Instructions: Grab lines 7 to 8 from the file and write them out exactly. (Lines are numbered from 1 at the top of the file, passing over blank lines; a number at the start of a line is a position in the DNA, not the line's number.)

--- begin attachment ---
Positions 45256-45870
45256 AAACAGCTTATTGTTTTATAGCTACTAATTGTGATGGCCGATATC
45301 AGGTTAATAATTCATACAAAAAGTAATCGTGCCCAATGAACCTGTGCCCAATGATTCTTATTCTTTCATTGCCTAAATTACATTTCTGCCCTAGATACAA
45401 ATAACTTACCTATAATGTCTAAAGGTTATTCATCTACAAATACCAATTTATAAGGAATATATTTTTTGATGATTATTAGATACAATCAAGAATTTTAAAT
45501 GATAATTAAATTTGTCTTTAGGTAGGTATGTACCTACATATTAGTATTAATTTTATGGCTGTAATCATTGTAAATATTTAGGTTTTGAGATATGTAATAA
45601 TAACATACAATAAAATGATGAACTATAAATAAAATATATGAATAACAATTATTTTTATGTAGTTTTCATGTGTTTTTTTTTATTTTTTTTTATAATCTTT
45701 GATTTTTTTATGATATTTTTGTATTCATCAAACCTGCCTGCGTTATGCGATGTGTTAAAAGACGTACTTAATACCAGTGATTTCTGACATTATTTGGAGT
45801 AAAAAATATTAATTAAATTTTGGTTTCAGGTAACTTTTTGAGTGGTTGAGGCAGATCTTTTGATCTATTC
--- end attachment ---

45701 GATTTTTTTATGATATTTTTGTATTCATCAAACCTGCCTGCGTTATGCGATGTGTTAAAAGACGTACTTAATACCAGTGATTTCTGACATTATTTGGAGT
45801 AAAAAATATTAATTAAATTTTGGTTTCAGGTAACTTTTTGAGTGGTTGAGGCAGATCTTTTGATCTATTC